IMA: پایه های فنی، نرم افزار و تجزیه و تحلیل عملکرد
|کد مقاله||سال انتشار||مقاله انگلیسی||ترجمه فارسی||تعداد کلمات|
|27549||2001||19 صفحه PDF||سفارش دهید||محاسبه نشده|
Publisher : Elsevier - Science Direct (الزویر - ساینس دایرکت)
Journal : Computer Networks, Volume 35, Issues 2–3, February 2001, Pages 165–183
Using WAN established infrastructure, one of the main problems ATM network planners and users face, when greater than T1/E1 bandwidth is required, is the disproportionate cost associated with T3/E3 links. The technology to cover the gap between T1/E1 and T3/E3 bandwidth at a reasonable cost is known as inverse multiplexing for ATM (IMA). IMA allows multiple T1/E1 lines to be aggregated to support the transparent transmission of ATM cells over one single virtual trunk. In this paper, the fundamentals and major applications of IMA technology are described. Also, the behavior of IMA multiplexers is carefully analyzed and a method to dimension them proposed. For this purpose, an IMA simulation tool has been developed. The IMA simulator permits the study of individual devices and the evaluation of the end-to-end performance of a logical trunk under several ATM input traffic patterns. The analytical study is based on the comparison with an M/D/C/(N+C) queue system. Under Poisson input traffic, an approximation for the cell loss ratio (CLR) is derived and an estimate of the cell delay in an IMA multiplexer obtained. In addition, the suitability of these results for two types of bursty traffic is investigated.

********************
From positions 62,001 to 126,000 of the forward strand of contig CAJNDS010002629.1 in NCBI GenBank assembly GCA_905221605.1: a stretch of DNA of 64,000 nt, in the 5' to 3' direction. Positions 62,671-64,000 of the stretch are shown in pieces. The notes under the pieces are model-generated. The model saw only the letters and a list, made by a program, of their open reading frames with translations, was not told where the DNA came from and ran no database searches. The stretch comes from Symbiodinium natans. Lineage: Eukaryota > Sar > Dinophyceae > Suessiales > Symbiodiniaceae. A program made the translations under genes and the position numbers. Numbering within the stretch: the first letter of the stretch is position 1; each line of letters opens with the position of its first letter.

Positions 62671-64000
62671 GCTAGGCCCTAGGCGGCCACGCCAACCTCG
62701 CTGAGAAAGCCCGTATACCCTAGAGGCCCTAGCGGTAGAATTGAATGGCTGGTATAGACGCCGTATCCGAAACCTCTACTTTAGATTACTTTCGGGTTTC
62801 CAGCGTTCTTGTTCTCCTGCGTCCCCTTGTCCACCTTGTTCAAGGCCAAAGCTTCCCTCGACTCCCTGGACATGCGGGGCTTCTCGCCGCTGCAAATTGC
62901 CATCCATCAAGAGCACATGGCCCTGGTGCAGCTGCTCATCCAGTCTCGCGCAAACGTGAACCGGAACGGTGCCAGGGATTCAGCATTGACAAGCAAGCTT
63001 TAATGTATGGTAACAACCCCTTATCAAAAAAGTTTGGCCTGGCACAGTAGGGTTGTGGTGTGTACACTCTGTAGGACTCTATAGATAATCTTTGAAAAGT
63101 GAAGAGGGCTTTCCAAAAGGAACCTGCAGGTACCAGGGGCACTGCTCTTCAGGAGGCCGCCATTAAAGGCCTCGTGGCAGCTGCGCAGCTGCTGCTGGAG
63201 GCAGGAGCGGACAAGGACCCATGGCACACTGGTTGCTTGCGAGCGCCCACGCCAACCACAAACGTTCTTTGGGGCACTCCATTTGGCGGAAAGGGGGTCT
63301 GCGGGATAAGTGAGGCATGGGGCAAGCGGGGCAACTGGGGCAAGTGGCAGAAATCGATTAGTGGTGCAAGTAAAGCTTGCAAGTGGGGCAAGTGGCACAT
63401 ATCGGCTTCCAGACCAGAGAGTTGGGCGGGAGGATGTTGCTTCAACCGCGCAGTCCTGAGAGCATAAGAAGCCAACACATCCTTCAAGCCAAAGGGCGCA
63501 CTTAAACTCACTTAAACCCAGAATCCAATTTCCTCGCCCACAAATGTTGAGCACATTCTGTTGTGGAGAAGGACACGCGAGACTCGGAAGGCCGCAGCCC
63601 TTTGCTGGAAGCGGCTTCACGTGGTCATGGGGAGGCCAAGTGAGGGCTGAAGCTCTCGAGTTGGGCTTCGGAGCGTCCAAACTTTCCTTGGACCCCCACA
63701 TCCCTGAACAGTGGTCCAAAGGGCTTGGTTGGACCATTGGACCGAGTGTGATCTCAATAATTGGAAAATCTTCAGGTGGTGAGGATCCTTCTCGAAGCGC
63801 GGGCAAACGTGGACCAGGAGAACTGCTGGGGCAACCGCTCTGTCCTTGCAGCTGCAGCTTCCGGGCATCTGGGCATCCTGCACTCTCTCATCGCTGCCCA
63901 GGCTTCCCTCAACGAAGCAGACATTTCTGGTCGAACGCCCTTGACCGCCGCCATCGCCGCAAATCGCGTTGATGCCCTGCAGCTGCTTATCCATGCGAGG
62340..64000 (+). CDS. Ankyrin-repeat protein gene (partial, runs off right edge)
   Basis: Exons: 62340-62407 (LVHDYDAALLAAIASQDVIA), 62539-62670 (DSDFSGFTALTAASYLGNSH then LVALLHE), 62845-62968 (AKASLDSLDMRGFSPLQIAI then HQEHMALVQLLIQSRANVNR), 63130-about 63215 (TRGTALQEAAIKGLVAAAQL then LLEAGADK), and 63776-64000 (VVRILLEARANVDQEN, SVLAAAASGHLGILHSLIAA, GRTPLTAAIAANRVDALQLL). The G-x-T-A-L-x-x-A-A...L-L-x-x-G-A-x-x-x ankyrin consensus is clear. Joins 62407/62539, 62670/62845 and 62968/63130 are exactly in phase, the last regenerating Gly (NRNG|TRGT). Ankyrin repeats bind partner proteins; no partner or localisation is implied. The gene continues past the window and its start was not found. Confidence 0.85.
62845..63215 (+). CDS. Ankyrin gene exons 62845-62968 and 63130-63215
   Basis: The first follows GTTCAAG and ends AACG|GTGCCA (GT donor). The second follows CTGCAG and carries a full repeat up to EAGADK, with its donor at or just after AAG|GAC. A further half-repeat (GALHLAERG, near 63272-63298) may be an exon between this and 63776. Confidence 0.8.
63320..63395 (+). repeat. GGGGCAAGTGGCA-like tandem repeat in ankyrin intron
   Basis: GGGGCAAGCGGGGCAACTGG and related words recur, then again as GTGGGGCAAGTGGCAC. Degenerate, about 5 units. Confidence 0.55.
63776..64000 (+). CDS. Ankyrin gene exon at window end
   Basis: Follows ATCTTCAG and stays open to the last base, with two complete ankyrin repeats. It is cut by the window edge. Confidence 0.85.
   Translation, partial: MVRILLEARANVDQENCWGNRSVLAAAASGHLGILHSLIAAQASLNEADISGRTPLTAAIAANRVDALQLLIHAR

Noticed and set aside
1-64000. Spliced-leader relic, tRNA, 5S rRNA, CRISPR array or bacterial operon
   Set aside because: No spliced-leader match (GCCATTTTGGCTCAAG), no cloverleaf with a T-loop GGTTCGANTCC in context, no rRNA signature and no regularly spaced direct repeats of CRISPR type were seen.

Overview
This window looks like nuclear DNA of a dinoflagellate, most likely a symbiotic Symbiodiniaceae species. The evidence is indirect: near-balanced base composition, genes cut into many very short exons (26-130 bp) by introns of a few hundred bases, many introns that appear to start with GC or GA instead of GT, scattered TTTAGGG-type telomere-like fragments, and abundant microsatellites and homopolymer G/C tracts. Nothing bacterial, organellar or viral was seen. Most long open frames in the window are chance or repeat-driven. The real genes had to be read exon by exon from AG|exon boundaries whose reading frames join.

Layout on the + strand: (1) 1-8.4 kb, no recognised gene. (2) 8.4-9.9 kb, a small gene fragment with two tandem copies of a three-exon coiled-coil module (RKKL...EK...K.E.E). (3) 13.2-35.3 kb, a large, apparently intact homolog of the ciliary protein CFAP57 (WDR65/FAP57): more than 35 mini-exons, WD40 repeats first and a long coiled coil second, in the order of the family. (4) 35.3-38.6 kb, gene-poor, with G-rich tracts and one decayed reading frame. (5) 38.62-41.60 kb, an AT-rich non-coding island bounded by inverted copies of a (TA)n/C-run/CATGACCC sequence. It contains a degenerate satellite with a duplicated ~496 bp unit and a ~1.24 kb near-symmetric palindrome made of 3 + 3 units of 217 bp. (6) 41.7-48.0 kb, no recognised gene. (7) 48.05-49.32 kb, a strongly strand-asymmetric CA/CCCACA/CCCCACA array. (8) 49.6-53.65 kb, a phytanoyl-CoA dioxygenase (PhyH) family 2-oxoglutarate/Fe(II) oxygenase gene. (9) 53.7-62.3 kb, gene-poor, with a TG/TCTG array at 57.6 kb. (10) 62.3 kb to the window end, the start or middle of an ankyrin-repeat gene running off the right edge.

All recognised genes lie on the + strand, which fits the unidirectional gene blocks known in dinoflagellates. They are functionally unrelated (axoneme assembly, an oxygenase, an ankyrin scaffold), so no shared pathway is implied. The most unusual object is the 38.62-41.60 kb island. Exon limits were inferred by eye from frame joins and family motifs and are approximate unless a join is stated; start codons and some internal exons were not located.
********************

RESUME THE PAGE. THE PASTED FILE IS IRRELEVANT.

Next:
The growing demand for high speed services is accelerating broadband integrated services digital network (B-ISDN) deployment to support conventional and new data, voice, video and multimedia applications in a single network. This network is based on the asynchronous transfer mode (ATM) to carry any type of traffic efficiently. The dominant role of ATM in the LAN scenario is still unclear in comparison with other competing technologies such as switched Ethernet, Fast Ethernet and even Gigabit Ethernet. ATM is well introduced in the backbone area, especially in private corporate environments. Regarding WAN, network operators are first providing access to the ATM network using the existing infrastructure and then gradually deploying the new one, implementing pure ATM interfaces over it. Users, however, want the ATM bandwidth benefits for their high speed applications soon, but in a cost-effective manner. Currently, there are basically two available options to provide access to the ATM services on a WAN scale. One consists of T3/E3 links offering considerable bandwidth (44.736/34.368 Mbps) but is usually not justified since it would be underutilized by most of the prospective users. Furthermore, the rates that carriers charge for them are very high. The other alternative is substantially cheaper and uses T1/E1 links (1.544/2.048 Mbps), but the offered bandwidth is insufficient for some user needs. Prices depend on several factors such as distance and each particular carrier. As an example, the average cost per month of a 25 km T1/E1 link is $850/$2900, respectively, and $7500/$29,000 for a T3/E3 line of the same length . However, in general, T3/E3 links have their point of presence and are only available in big cities  and . Due to cost and availability of service, an intermediate solution offering enough bandwidth at a reasonable cost is required. In July 1997, the ATM Forum published the inverse multiplexing for ATM specification, known as IMA , the last version of which was released in April 1999 . IMA defines the transparent transmission of a high speed ATM cell stream over one logical link composed of several T1/E1 lines. IMA distributes and transfers a single flow of ATM layer cell traffic onto multiple physical links. At the remote end, the traffic is recombined and the original ATM cell sequence fully recovered and delivered to the higher layers that will further process it. Up to 32 T1 or E1 links can be used to form an IMA group that operates at an aggregated bit rate of some multiple of the T1/E1 speed. Up to 48/64 Mbps can be reached. These bit rates are enough to support many current user broadband applications requiring a fractional T3/E3 bit rate but using bandwidth more efficiently, and utilizing readily available and less expensive T1/E1 services. The inverse multiplexer (IMUX) is the device responsible for grouping several T1/E1 physical circuits into a single logical trunk. An IMUX accepts ATM cell streams coming from different traffic sources, in addition to traffic coming directly from LANs (e.g., from a router without an ATM interface). This non-ATM traffic is adapted and converted to ATM cell format, using ATM layer segmentation and re-assembly functionality. In both cases, the IMUX distributes the resulting cells in round-robin fashion over the physical links maintaining the QoS required by each individual connection. To configure, control, maintain and synchronize the links belonging to an IMA group, the IMUX introduces two types of operation and maintenance (OAM) cells. That is, IMA control protocol (ICP) and Filler cells. Thus, in this paper, the origins, application and technical foundations of inverse multiplexing are explained in tutorial style. Then, a model for an IMUX is presented and intensively evaluated. To perform the evaluation under different input traffic distributions an IMA system simulator was developed. The idea was to elaborate a methodology to help engineers and network planners to characterize and dimension an IMUX device, that is, to obtain the buffer size and the number of T1/E1 output links that guarantee the required QoS parameters demanded by users, basically measured as cell loss ratio (CLR) and average cell delay. An approximate analysis allowing easy computation of the IMUX performance was derived, obviating the need to perform costly simulations. The IMUX dimensioning study was conducted under Poisson input traffic. More realistic traffic patterns are also presented in this study. Due to their simplicity, we decided to use two models of bursty traffic instead of those described in other surveys , ,  and . These bursty models are an on–off pattern , and a WWW traffic characterization  for residential networks. Of course, the usefulness of these patterns is limited to certain scenarios (e.g., Poisson traffic is a characterization of multiple traffic aggregations), but equally obviously, the performance of the IMUX is traffic dependent. For this reason and since the actual traffic behavior is subject to short-term future changes depending on user requirements, we present this study as a more “permanent” way to model IMUX performance. This research attempts to help engineers to validate and verify their device node libraries (IMUX in this case) in the network simulators they have to develop, since no other means (e.g., mathematical analysis) is now available in a closed, useful and easy manner to plan broadband networks in a traffic changing environment. Although several relevant traffic characterization advances have been achieved, they show well-known characteristics (e.g., its self-similar nature), and the resulting models are too complicated to help in the analysis of emerging devices and networks. Once these libraries are validated, engineers can evaluate IMUX performance with more realistic, but changing, traffic patterns. The paper is organized as follows. Section 2 discusses the current knowledge regarding IMUX operation and its main applications. The simulation model is introduced in Section 3. The study under Poisson input traffic is presented in Section 4. This section also includes the approximate analysis for the CLR and the average cell delay. The results for bursty traffic are described in Section 5. Finally, Section 6 summarizes the main conclusions of this study and outlines some future work.